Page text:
Take data management seriously...
...and ask the data steward for advice
WUR will be training at least 100 data stewards over the next while. These stewards will be tasked with informing colleagues about how to collect, process and store research data properly, and helping them do this. Who are these people and what data usage issues do they run into at WUR? “The really difficult part is convincing fellow workers to take data management seriously.”
‘You have to convince someone who has been working in a certain way for years’
Reuse of research data makes our work more effective and transparent. That is why WUR will be working on its FAIR data policy over the next few years. FAIR means that data must be Findable, Accessible, Interoperable and Reusable. Essentially, the idea is to improve the links between the data produced by research and researchers’ publications.
On paper, WUR’s policy ties in well with national and international developments, says data coordinator Jacquelijn Ringersma of the Wageningen Data Competence Center (WDCC). “But the difficulty is that researchers hardly ever stick to it. We’ve put a lot of effort into communication about why the policy is needed and how it works, and we’ve set up some pretty good services. But implementation is lagging behind. I’m not sure whether that is because researchers don’t see the urgency or because they still don’t see data management as part of the research process. We have four FTEs manning the Data Desk and that is obviously not enough to support 3.000 researchers. That’s one reason why we are introducing the data stewards.”
What does the role of a data steward involve, exactly?
Joeri Kalter, data steward in the Human Nutrition & Health division: “At present, the food science researchers don’t generally pay enough attention to sound planning and execution when it comes to digital data. This applies before, during and after a research project. As a data steward, the challenge is to convince someone to use a different approach to their work after that person has been working in a certain way for years. For example, you may write up a good data management plan but it is important to implement it too. If you don’t, that may affect the usability, reusability and reproducibility of the data. A data steward can help you improve that process.”
What are the tricky issues?
Sylvia Brugman, assistant professor of Cell Biology and Immunology: “I find the really difficult part is convincing fellow workers to take sound data management seriously. If the chair holder, the person with ultimate responsibility for the group, is not particularly interested in the topic, then people are not held to account. Or at any rate, any failings have no consequences.”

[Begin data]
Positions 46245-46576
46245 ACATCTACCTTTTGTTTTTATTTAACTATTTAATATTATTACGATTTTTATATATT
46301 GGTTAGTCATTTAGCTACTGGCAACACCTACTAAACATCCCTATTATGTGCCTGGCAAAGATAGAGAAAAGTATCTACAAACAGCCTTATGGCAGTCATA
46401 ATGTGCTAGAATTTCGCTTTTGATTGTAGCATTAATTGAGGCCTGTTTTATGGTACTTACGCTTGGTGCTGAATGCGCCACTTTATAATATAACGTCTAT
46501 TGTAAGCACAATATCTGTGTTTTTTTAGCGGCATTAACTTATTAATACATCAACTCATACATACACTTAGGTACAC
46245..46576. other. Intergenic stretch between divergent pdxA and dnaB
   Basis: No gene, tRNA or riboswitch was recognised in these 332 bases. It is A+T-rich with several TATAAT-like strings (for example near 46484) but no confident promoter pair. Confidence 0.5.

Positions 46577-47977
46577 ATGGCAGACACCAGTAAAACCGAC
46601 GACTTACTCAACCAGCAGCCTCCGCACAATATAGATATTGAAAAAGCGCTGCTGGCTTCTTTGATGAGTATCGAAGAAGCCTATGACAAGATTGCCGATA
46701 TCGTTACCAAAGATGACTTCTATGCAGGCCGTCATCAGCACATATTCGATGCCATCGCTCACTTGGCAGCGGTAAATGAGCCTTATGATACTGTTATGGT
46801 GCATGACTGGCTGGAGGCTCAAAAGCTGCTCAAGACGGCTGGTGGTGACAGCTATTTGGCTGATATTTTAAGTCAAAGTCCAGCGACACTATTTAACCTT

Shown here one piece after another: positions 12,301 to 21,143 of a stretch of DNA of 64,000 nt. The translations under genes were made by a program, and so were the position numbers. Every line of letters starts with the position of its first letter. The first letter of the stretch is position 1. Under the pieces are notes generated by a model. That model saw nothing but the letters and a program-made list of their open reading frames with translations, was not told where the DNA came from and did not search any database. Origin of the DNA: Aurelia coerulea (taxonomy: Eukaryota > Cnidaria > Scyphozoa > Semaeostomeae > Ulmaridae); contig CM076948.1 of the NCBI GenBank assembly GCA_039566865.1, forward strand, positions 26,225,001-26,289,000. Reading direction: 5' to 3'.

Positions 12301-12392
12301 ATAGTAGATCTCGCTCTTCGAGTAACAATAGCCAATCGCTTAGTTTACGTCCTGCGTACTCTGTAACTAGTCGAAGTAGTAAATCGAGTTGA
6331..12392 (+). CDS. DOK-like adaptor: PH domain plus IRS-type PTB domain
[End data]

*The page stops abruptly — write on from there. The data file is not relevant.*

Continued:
“Another tricky aspect is that the data stewardship is one more additional task on an employee’s plate. So far, various people have taken on this role in addition to their regular work. A few groups have appointed dedicated data stewards but most groups are using existing staff.”
Datastewards during a workshop of the WDCC. Photo: Judith Jockel
What do you see as a focal point?
Felix Homa, Bioinformatics specialist in the Laboratory of Microbiology: “Ideally, we would store all our research data free of charge and have access to it whenever we want. But unfortunately that is not yet practicable. My role at Microbiology is to make sure that researchers and students have access to enough computing power to process their gigabytes and terabytes of data. In the future, I can imagine all the data being chucked into a system along with some metadata, with the computer then storing that data and processing it automatically. In such circumstances, users will no longer have to think about where to store and use the data or how.”
‘I make sure researchers have enough computing power to process their gigabytes of data’
‘Poorly documented datasets are sometimes difficult to interpret, even for the original researcher’
How is WUR doing at present in terms of the FAIR data policy?
Theo Viets, Animal Sciences education and research employee: “We’re at the start of a process. First, we need to convince researchers of the importance of documenting data properly. I know from experience that poorly documented datasets are difficult for others to interpret, and sometimes even for the original researcher. If you look at FAIR, we are doing well for the ‘Findability’ and ‘Accessibility’ aspects. You can find all kinds of data in the WUR Library and it is very accessible. Now we are focusing on ‘Reusability’, and we should really include the ‘Interoperability’ at the same time. That’s quite a challenge as you can’t assess which datasets will still be readable in the future.”
Photography: Judith Jockel
The FAIR principles are guidelines for describing, storing and publishing scientific data. The ultimate goal is to publish verifiable research results with reusable data so that others can find the data and use it themselves.